Industry Insider: The Art of Flawless Skin – Part II: Retouching

 In Retouching

This is Part II of the Industry Insider: The Art of Flawless Skin article, you can find Part I: Photography here.

Raw Conversion

Like many other aspects in photography, a good foundation is the building block for a good picture.  Considering how you’ll adjust your image in raw before you begin the more intensive work can either make things go smoothly or lead to more work.

There are a lot of settings in raw but most aren’t of major concern. I tend to make my adjustments in the Basic, Detail, Color and Camera Calibration panels.

For example, in the Basic panel, turning up the clarity slider can give you some very dramatic contrast, which can be great for black and white.  However, it’s extremely harsh and may mean more skin work later. Similarly, over sharpening will also result in an image that’s harsh on the eyes and creates more texture that needs to be fixed.

It can be a bit of trial and error. Lowing the shadows in raw can come back to bite you if you realize you want them brought up later. Setting an image to greyscale, doing a large portion of editing, then realizing color would work better is a personal snafu I’ve run into.

Though much of retouching can be easily undone or changed at any time, raw conversion can be a bit more difficult. The reason being that once you want to make adjustments to the actual layer for skin work like Liquify or Frequency Separation it needs to be rasterized.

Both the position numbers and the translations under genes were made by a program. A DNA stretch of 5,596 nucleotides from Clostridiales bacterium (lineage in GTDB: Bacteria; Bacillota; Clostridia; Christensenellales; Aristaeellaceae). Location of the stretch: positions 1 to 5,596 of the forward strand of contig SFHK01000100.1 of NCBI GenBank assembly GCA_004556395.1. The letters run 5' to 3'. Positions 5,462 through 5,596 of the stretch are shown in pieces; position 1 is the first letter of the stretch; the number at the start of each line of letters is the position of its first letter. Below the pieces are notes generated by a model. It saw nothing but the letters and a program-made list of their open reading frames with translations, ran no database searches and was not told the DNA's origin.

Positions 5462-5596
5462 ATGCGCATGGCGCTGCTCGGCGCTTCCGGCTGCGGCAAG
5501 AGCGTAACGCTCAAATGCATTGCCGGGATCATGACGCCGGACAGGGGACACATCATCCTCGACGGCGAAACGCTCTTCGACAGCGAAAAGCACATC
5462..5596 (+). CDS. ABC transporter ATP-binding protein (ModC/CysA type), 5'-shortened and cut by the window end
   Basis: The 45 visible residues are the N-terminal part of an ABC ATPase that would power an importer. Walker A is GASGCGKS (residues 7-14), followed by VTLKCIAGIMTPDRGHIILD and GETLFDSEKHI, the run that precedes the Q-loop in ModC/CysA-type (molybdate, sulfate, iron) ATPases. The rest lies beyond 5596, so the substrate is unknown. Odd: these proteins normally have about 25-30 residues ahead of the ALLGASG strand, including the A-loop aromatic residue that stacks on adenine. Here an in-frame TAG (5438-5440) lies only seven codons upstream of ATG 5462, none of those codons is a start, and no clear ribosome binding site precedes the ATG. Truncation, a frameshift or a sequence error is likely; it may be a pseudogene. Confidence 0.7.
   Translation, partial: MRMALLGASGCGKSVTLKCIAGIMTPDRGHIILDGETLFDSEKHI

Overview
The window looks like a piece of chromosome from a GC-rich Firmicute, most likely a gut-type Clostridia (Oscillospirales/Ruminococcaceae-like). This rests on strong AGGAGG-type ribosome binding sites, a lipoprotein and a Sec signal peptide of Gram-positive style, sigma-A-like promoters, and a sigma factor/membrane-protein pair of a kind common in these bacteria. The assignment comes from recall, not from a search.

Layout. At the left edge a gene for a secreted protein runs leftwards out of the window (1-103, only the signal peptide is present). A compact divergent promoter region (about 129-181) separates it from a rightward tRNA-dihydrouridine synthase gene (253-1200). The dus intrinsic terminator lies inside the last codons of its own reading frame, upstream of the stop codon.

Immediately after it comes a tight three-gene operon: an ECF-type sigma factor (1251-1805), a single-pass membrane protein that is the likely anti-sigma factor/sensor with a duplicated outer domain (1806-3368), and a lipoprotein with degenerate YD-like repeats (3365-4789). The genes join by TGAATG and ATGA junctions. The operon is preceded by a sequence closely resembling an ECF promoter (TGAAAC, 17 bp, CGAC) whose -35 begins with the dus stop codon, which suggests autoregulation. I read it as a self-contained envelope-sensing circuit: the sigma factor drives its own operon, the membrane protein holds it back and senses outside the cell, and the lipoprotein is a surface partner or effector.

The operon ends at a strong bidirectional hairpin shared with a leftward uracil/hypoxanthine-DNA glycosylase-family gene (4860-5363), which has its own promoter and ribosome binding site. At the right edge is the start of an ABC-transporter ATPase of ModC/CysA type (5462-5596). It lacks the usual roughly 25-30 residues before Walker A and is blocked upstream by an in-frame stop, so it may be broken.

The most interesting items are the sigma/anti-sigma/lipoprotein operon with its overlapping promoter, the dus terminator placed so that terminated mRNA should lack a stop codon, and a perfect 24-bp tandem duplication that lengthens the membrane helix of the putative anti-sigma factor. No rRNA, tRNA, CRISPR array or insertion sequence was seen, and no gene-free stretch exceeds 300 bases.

That’s the point of no return. Trying to go back and change sharpness, color or toning can affect all the layers above it and results in redoing work you’ve already done.

Don’t rush this aspect,  again starting with a good foundation makes it easier to build to the finished product.

Frequency Separation

Now that you’re in Photoshop, Frequency Separation is a great place to start but it should never be your go-to tool for skin work. This is more for pinpoint texture adjustments than global skin work.

I advise avoiding the temptation to use too much as it can result in plastic looking skin.

One of my favorite tricks is to set your healing brush or clone tool to lighten or darken to target specific problems.  For example ‘lighten’ can be good for ridding the skin of blackheads while ‘darken’ can help get rid of peach fuzz.

Changing the opacity or flow can keep some of the original texture if needed.

Again, this is a practice of knowing how your tools/settings work and when to apply them (see example below).

Dodge and Burn

This is a retoucher’s bread and butter.

Despite spending the majority of my time dodging and burning, it’s an extremely simple concept. While frequency separation is a bit more complex, D&B uses this simple notion: use a brush to darken areas that are too light and lighten areas that are too dark.

Original vs. FS vs. D&B results in my workflow. Image by Laura Bello.

This seems easy enough but it’s also where the artistic part of job comes in. It can take a while to develop an eye for what actually needs to be lightened or darkened. Models have different facial structure, and texture and lighting can greatly change how a face looks.

For example, trying to replicate strong cheek bones on a model with a rounder face will not look realistic.  It’s about working with what you have and bringing out the best in each model.

There are a few things you can do to ease your way into learning what needs adjusted.

First, create a visual aid making the image black and white with a Hue/Saturation adjustment layer and then using Curves or Brightest/Contest can help to bring out the problem areas of an image.

Click to enlarge. B&W Visual Aid for Dodging & Burning. Image by Laura Bello.

Altering these adjustment layers can also help while working on different areas throughout the image; for example, lowering the brightness while working on the highlights of the skin.